It is composed of two polypeptide chains in monomeric form, an A-chain of 21 amino acids and a B-chain of30 amino acids. A and B chains are joined together through two disulfide bonds. Another feature of insulin is its structural variation as it occurs as a monomer, dimer, tetramer, and hexamer. At a 0.1mM concentration occurs as a monomer, dimerizes in pH range 4-8, above 2mM occurs as hexamer at pH 7 10. The structural variation affects the rate of degradation; bile salts increase the rate of degradation by six times to its monomeric form 11. The high molecular mass and hydrophilic nature of insulin further decrease its bioavailability and absorption through par cellular and transcellular routes 12, for which receptor-mediated transcytosis mechanism has also been investigated 13. Insulin also acts as a growth hormone, whose higher doses in the GI tract for long use can cause cytokinetic changes. Insulin doses ranging from 25 to 60 IU/Kg are highly effective in oral formulations. The devices used for oral delivery create hypoglycemic effects and should not at the same time produce growth-related issues.
In a study by Donovan et al. 1990, it was observed that the bioavailability of drugs decreases as the molecular mass increases above 700 Da 14. Developing a successful clinically approved drug delivery system interplay factors such as size, drug loading efficiency, encapsulation efficiency, zeta potential, peptide bioactivity, and release kinetics 15.
It is quite certain that reducing particle size affected the drug loading efficiency, influencing the insulin absorption; smaller sized particles promoted rapid burst release, and stronger bio-adhesiveness induced high absorption through ileum 16. The Tran swell model is the most common model used for intestinal studies in which human epithelial colorectal adenocarcinoma (caco-2 cells) are used, caco-2 cells represent the main cell type in the intestine. Caco-2 cell monolayer is monitored by trans-epithelial electrical resistance (TEER) using a chopstick electrode. TEER values range from 300Ω/cm2 to 1000 Ω/cm2. High TEER values represent a tighter monolayer that reduces large molecules' paracellular transport, while values lower than 300Ω/cm2 indicate monolayer disturbance or celltoxicity 17.
To account for all, insulin is loaded with hydrophobic carriers such as distearyl- dimethyl-ammonium bromide or soybean phospholipid. In addition, different strategies, for example, intestinal coatings 18, protein inhibitors 19 and penetration enhancers 20-24, and cell penetrating poly peptides 25 have been utilized. Nowadays, natural and synthetic biodegradable hydrogels are preferred. When insulin is administered orally, it first comes across an acidic pH of 1.2-3.0 in the stomach and pH of 6.5-7.5 in the small intestine. These abrupt changes in pH make it difficult for insulin to maintain its efficacy. To maintain the stability of insulin, it is enteric coated with pH-sensitive materials such as hydroxyl propyl methylcellulose phthalate (HPMCP), poly (carboxylate), but such modifications decreased the insulin release to 15.87% in an acidic environment and at the same time increasing the rate of release from 15 to 58.06% in the intestine 18. Another issue is to prevent the hydrolysis of insulin by pepsin and other proteases in GI Tract, for which enzyme inhibitors such as aprotinin have been used.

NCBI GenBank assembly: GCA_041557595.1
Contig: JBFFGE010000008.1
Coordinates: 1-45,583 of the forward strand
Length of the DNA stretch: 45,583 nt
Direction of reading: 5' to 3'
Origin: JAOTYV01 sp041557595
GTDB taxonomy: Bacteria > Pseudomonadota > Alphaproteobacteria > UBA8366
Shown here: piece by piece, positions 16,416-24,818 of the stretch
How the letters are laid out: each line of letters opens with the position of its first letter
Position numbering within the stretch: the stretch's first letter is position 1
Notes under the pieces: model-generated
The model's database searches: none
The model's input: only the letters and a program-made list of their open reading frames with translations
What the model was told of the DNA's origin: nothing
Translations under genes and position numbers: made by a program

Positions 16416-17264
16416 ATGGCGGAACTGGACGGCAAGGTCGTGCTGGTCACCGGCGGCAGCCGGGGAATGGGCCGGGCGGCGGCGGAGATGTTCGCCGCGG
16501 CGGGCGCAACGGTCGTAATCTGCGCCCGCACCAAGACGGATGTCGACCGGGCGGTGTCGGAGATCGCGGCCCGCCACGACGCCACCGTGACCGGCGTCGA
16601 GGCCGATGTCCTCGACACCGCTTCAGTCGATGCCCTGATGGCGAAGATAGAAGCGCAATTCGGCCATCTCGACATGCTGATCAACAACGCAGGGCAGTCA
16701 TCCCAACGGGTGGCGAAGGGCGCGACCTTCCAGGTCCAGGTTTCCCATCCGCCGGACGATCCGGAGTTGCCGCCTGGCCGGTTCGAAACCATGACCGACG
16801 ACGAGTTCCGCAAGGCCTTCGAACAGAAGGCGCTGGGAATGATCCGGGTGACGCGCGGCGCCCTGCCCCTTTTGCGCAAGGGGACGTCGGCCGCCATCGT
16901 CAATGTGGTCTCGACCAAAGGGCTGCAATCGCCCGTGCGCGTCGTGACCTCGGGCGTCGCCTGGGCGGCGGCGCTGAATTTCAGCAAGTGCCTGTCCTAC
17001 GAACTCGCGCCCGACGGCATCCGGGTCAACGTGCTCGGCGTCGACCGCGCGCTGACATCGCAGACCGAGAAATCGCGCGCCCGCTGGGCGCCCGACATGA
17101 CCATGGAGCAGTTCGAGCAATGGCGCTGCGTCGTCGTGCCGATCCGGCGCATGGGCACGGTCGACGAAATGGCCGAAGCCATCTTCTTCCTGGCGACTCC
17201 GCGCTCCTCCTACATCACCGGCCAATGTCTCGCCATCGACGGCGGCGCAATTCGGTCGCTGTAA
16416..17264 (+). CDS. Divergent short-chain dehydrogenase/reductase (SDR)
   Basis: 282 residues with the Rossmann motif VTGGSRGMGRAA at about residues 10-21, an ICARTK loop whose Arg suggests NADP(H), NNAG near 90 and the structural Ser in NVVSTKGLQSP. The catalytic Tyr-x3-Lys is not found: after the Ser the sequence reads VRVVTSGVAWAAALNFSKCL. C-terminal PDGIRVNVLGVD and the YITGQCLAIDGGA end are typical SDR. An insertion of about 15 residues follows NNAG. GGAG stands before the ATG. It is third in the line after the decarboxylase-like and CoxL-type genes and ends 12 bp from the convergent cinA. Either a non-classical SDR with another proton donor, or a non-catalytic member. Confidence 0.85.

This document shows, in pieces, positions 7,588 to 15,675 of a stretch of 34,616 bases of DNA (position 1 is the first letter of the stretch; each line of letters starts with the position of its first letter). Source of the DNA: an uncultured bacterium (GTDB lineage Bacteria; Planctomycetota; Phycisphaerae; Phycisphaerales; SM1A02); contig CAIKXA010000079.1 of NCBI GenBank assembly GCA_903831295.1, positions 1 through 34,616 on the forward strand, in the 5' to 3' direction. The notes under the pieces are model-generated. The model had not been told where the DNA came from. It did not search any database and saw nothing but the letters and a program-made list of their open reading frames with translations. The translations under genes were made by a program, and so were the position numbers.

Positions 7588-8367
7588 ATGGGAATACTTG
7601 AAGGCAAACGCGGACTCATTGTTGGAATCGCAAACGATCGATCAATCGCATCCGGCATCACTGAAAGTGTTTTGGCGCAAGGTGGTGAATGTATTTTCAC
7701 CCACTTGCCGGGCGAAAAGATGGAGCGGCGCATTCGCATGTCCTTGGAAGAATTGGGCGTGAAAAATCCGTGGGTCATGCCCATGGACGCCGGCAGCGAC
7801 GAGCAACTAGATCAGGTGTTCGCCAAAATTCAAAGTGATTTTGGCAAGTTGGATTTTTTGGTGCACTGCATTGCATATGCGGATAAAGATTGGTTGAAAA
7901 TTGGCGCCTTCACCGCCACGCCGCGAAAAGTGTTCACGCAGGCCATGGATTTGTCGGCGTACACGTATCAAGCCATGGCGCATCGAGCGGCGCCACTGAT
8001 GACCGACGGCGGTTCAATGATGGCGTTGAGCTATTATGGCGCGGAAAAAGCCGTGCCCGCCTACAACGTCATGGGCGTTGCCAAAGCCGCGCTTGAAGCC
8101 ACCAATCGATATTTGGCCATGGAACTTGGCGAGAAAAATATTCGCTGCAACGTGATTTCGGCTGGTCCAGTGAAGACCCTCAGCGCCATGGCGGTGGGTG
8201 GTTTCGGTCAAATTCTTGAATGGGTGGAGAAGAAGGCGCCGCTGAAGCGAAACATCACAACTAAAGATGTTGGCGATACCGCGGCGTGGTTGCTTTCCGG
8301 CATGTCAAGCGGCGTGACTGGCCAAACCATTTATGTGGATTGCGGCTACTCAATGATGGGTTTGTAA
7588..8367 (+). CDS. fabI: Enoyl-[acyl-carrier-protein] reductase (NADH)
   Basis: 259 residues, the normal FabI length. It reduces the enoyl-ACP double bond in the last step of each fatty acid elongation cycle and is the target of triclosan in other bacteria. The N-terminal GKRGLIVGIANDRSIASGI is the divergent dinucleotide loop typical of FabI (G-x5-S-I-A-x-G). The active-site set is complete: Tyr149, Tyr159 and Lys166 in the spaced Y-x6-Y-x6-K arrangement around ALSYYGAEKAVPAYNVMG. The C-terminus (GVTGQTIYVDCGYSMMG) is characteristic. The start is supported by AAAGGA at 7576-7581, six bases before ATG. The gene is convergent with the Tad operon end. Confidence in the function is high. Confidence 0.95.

However, the use of enzyme inhibitors showed adverse effects such as pancreatic hypertrophy, impaired protein digestion, and hampered body functions. When the loaded insulin reaches the intestine, the intestinal mucus layer has to be crossed to reach the intestinal epithelium; this negatively charged layer is highly selective as it allows nutrients, water, and small molecules but not pathogens.
Usually, neutral molecules pass easily while positively charged molecules are electrostatic ally attracted and useful; therefore, chitosan, a positively charged polymer, has been widely studied.
Also, some weak negatively charged polymers like poly (acrylic acid), poly (methacrylic acid), carboxymethylcellulose, and sodium alginate have also been studied to form hydrogen bonds through carboxylic ends with oligosaccharide branches of mucus. Farah Beneyttou et al 2021 developed imine-linked-covalent organic framework (nCOF) nanoparticles for oral delivery. These insulin-loaded nCOF showed insulin protection in digestive fluids and can be a promising candidate for oral delivery 26.